So feel the force of my spiritual images
Slicing up an enemy’s appendages till he hemorrhages
My skin itches every time a rapper recites
And when he’s through with his verse, I’m all covered in flea bites
You wanna see fights I got a match for you
You couldn’t flip shit playing in toilets with a spatula
Whoever passed Eminem the mic knew he could flow. No need to point him out, however, as Proof routinely hosted battles at the hip hop shop.
You bitches get a hysterectomy disrespecting me
You wanna feel the full effect of me, hand a tech to me
Intellectually superior, I’ll make the whack wearier
Inferior, deteriorate, like bacteria
Materially, killing serially, clearly you’ll see
How much in fear when you hear me you’ll be
8 – Never 2 Far
Similar to the subject matter of “Tonite,” Eminem uses his spectacular vernacular to describe the thought process of a hungry emcee experiencing financial struggle. However, you’re “Never 2 Far” to get where you want to be in life, as long as you maintain motivational persistence.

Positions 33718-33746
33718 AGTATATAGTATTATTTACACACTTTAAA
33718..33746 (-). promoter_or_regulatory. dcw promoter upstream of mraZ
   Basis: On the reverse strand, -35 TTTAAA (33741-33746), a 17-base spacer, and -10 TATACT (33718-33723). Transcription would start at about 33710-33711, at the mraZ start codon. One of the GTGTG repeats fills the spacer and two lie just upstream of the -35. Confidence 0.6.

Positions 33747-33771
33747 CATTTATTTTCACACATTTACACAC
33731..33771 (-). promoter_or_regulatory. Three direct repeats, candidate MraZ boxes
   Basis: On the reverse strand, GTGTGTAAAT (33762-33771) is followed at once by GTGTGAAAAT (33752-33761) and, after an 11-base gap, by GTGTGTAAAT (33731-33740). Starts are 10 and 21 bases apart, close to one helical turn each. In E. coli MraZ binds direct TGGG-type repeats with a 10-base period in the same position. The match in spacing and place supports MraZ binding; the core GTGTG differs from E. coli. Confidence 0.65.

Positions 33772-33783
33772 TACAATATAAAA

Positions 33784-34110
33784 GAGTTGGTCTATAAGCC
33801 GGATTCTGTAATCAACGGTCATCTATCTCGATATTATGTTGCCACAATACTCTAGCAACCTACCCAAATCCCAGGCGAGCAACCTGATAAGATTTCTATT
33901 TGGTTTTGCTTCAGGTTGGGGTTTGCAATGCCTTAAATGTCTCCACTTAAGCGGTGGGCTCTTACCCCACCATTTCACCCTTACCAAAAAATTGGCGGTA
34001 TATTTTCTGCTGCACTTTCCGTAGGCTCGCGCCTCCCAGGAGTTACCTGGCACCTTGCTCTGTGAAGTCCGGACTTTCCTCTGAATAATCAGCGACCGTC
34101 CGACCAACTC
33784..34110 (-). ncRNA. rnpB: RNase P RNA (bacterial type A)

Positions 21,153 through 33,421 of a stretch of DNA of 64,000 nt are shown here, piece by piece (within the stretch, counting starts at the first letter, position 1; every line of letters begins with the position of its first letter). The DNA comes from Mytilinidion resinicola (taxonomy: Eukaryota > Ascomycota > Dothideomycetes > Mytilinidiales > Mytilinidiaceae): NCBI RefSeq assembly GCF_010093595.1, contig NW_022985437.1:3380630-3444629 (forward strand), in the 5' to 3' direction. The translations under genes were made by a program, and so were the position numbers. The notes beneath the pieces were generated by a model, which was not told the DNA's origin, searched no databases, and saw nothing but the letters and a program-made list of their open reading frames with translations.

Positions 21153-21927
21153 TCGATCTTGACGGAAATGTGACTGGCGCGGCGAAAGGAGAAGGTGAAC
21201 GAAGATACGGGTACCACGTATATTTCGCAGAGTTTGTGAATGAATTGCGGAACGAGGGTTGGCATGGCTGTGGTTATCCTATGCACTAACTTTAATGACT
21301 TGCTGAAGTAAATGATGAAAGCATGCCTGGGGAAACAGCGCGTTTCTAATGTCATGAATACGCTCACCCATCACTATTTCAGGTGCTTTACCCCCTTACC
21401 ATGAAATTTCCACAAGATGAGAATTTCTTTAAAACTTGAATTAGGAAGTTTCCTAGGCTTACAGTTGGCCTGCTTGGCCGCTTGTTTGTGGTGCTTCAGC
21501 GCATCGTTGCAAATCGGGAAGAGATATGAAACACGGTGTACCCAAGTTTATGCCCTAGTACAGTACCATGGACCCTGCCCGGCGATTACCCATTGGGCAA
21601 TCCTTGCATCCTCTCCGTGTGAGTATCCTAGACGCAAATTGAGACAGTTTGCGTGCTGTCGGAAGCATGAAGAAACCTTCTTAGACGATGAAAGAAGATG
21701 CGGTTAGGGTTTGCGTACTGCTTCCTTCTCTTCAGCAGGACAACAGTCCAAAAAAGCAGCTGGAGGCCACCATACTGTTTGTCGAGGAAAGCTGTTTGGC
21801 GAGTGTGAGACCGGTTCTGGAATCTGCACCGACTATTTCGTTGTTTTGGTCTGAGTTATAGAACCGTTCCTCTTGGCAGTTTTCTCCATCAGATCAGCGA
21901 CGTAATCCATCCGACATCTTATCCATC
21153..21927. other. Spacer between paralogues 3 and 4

The message is no matter how hard it gets, don’t give up on yourself. Strive and you will survive.
9 – Searchin’ (ft. Eye-Kyu)
“Searchin'” is all about Eminem’s quest to eventually find true love, a goal many people can relate to. If you’re laughing right now, I don’t blame you. That’s quite a flashback for a guy who went on to make multiple songs about killing his wife later in his career.
If you look beyond the irony of the track’s subject matter, you’ll find an exceptionally-written ode to Slim Shady and Eye-Kyu’s inner romantic.
10 – Backstabber
A year prior to Infinite‘s release, Eminem collaborated with producer Manix to form Soul Intent, a short-lived group that would put out a self-titled EP in 1995. One of the five tracks from the EP is called “Fuckin’ Backstabber,” where Em spits flows with a style that completely reminds you of Bone Thugs-n-Harmony.
Infinite‘s “Backstabber” acts as a new and improved sequel, where Em spits a quadrant of four-bar verses about a snake of a man who did him wrong behind his back and made a run at his girl.
11 – Jealousy Woes II